Over the last three years, thousands of applicants, project judges, individual funders, and foundation staff have contributed time, money, attention, and work toward the John D. and Catherine T. MacArthur Foundation’s 100&Change, a global competition seeking bold solutions to the critical problems of our time.

While the most visible result of these efforts is the MacArthur board’s decision to give $145 million in awards to four organizations, including a $100 million grant to Sesame Workshop and the International Rescue Committee, 100&Change has also unlocked millions of dollars in additional funds from other sources; highlighted other promising solutions to important global problems; and developed some new approaches to knowledge production, collaboration, and decision making in philanthropy.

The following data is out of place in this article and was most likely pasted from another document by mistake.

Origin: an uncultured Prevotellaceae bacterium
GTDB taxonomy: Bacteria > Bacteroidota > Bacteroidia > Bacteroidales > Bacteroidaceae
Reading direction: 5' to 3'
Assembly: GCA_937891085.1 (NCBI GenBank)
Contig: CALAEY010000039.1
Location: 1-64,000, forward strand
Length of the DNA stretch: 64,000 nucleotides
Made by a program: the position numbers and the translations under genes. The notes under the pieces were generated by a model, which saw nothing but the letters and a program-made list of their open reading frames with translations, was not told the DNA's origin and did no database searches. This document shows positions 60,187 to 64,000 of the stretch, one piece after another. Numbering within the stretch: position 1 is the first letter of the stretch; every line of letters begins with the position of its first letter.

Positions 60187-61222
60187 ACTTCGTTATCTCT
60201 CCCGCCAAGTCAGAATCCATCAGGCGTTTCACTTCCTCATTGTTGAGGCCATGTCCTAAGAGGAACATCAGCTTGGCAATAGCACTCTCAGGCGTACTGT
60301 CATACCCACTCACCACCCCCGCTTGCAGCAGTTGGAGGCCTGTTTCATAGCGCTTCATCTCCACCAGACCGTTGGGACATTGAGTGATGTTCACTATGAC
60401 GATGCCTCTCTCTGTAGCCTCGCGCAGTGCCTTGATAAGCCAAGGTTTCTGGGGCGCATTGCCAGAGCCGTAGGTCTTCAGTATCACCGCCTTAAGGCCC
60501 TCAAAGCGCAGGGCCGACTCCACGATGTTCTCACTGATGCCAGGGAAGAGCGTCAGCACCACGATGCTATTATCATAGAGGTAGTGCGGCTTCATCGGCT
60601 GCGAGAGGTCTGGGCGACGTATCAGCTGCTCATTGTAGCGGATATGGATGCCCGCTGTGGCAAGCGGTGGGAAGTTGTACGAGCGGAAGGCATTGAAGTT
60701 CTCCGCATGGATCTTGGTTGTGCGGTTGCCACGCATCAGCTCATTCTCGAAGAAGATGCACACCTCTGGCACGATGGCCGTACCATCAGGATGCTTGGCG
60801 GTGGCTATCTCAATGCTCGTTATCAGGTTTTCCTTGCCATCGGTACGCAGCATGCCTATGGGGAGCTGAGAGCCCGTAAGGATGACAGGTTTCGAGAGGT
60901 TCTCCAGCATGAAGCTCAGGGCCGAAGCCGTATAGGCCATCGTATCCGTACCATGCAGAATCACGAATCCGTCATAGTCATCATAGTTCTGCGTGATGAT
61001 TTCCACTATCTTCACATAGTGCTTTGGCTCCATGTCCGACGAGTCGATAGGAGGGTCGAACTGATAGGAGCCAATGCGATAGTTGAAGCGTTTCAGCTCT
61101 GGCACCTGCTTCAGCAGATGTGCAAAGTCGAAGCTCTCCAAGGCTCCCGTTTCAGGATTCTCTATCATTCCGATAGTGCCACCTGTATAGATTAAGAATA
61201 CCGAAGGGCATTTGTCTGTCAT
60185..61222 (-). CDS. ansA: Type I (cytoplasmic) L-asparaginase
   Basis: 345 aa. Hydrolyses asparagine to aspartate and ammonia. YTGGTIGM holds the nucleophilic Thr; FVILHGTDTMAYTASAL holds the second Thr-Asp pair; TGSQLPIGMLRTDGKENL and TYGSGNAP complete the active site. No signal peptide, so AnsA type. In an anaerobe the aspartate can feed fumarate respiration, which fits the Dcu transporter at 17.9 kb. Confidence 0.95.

As the 100&Change team at MacArthur—and the broader nonprofit community of which it is a part—prepares for the next open call for proposals, scheduled for early 2019, we are taking time now to summarize, reflect on, and share what we and others have learned from the first round of grants. To do this, we’ve invited commentary from a number of partners, MacArthur staff, and others with critical, instructive perspectives.


The authors in this supplement address a broad set of issues. Though each piece speaks for itself, they are best understood in relation to each other, as they represent different viewpoints on a few cross-cutting themes.